Friday, February 29, 2008

The Big Dumb Smile

Since my daughter was born 2½ years ago, countless imaginary people have asked me for advice on becoming a father.

Gather around, young fellas.

Now, if you think you would like to plant your seed inside a lady, you need to know what to expect.

Are you truly ready to sacrifice nearly all your sleep, free time, and peace of mind for another human being – someone who cries incessantly, feeds at inconvenient times, and depends on you for every basic need?

No doubt about it, getting your wife through pregnancy can be very hard. Fortunately, it only lasts nine months. Once the baby's born, the mother takes over and does everything, and your duties are reduced to feeling guilty and left out.

It's not that we fathers don't try, generally speaking. We're just fabulously incompetent.

For example, when my daughter was just a few weeks old, I started trying to feed her with a bottle. My wife had pumped about 117 gallons of breast milk, which did not look to me like a very pleasant way to spend an evening.

Anyway, the baby rejected both me and the bottle. I tried everything -- holding the bottle at various angles, squirting the milk at her mouth from across the room, and whatnot -- and I eventually gave up after two or three laborious attempts.

Now maybe plenty of fathers out there have managed to feed their babies. But I guarantee they've screwed up any number of other things:

“Did you remember to pack the baby toys?”

“Uh, you put her diaper on backwards.”

“What are you doing? Those clothes don't even match! Didn't you see the outfit I laid out?”

“UGH! The baby's clothes don't match either!”

Now, please don't misinterpret this as some big effort on my part to portray my wife as a nag. Nothing could be further from the truth; in reality, portraying my wife as a nag takes no effort whatsoever.

Ha ha! No, seriously: in addition to having a great sense of humor about herself, my wife has very high standards when it comes to parenting. If there is one area in which I would want someone to have high standards, it would be parenting.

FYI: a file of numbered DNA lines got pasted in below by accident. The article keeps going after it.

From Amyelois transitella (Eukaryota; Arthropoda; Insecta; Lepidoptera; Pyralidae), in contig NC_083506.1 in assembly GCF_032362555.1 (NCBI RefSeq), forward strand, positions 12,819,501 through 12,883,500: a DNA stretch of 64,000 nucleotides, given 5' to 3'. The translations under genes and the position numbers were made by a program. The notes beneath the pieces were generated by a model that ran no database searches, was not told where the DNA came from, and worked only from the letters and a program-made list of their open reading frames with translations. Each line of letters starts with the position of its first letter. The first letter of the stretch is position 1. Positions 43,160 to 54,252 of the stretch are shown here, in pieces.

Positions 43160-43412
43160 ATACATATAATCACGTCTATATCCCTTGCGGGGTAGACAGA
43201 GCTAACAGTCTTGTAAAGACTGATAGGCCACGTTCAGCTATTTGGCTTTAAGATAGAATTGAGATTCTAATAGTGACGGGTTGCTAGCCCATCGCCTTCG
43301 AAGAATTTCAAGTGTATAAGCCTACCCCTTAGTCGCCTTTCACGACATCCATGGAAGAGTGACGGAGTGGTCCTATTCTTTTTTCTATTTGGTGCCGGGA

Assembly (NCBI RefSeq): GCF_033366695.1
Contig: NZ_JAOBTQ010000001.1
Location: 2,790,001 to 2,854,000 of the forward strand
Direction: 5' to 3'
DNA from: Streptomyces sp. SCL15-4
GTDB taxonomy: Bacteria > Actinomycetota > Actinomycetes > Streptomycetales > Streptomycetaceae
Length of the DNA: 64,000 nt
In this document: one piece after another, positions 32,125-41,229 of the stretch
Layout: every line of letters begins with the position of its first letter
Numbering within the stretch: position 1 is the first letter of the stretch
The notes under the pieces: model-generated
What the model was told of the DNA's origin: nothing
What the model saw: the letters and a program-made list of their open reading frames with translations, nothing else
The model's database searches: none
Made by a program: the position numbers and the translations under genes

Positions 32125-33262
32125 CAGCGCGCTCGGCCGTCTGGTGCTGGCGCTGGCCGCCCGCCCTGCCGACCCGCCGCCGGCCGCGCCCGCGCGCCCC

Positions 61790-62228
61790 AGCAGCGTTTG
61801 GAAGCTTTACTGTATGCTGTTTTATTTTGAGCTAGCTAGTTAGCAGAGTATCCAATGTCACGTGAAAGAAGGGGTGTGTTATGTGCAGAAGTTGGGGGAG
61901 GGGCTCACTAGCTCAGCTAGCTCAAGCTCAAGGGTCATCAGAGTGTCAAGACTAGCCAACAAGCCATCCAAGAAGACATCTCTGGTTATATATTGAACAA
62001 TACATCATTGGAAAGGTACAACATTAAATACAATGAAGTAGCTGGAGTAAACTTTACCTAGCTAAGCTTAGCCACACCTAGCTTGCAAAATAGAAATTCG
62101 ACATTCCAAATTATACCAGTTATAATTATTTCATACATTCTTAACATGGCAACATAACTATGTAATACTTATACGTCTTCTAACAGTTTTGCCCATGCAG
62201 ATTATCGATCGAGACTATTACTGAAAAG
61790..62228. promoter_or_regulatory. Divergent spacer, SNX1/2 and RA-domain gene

And the truth is, she has been exceptionally patient with my inability to notice subtle things, such as when the baby is or is not, technically speaking, rancid, and therefore in need of a new diaper. As a result, I am three thousand times a more capable parent than if I were married to some pushover.

As a result of this self-confidence, I am able to relax and enjoy my healthy, well-nurtured super-genius of a child. At the moment she is pounding mercilessly on a toy piano and singing what seems to be the second verse of “Deck the Halls” over and over and over again.

You might think this would give me a headache, but in reality, it gives me a face-ache.

A guy who helped us put up new sheet rock in our house called it the “Big Dumb Smile.” I'll never forget how he described coming home from work and flopping down on the couch to watch his kids play, and then noticing a raw, burning pain in his cheeks that made him realize he had been smiling uncontrollably for about 15 minutes.

So there's a perfect euphemism for being a dad:

Wearing The Big Dumb Smile.

Thursday, February 21, 2008

Apathy: It's What's For Dinner

Have I got a treat for you!

This column was printed with an experimental new technology: space-age ink that scans your brain and transforms itself into sentences and paragraphs that reflect your interests and beliefs!

Now you'll never have to wonder if there's anything good in the newspaper! Everything you read will be interesting, and you won't have to waste any time thinking about things you don't want to think about.

I'll start with something unpleasant and inconsequential. Watch how fast this column adjusts for your reading pleasure:

Diseased cattle frequently make their way into our food supply, according to recent press reports following the recall of 143 million pounds of beef.

Bah. Americans eat beef all the time, and no one is dying. Take Roger Clemens, for example. Roger Clemens eats beef four meals a day. Roger Clemens took steroids, so we should all spend several hours a day pressuring Congress to think mean things about him.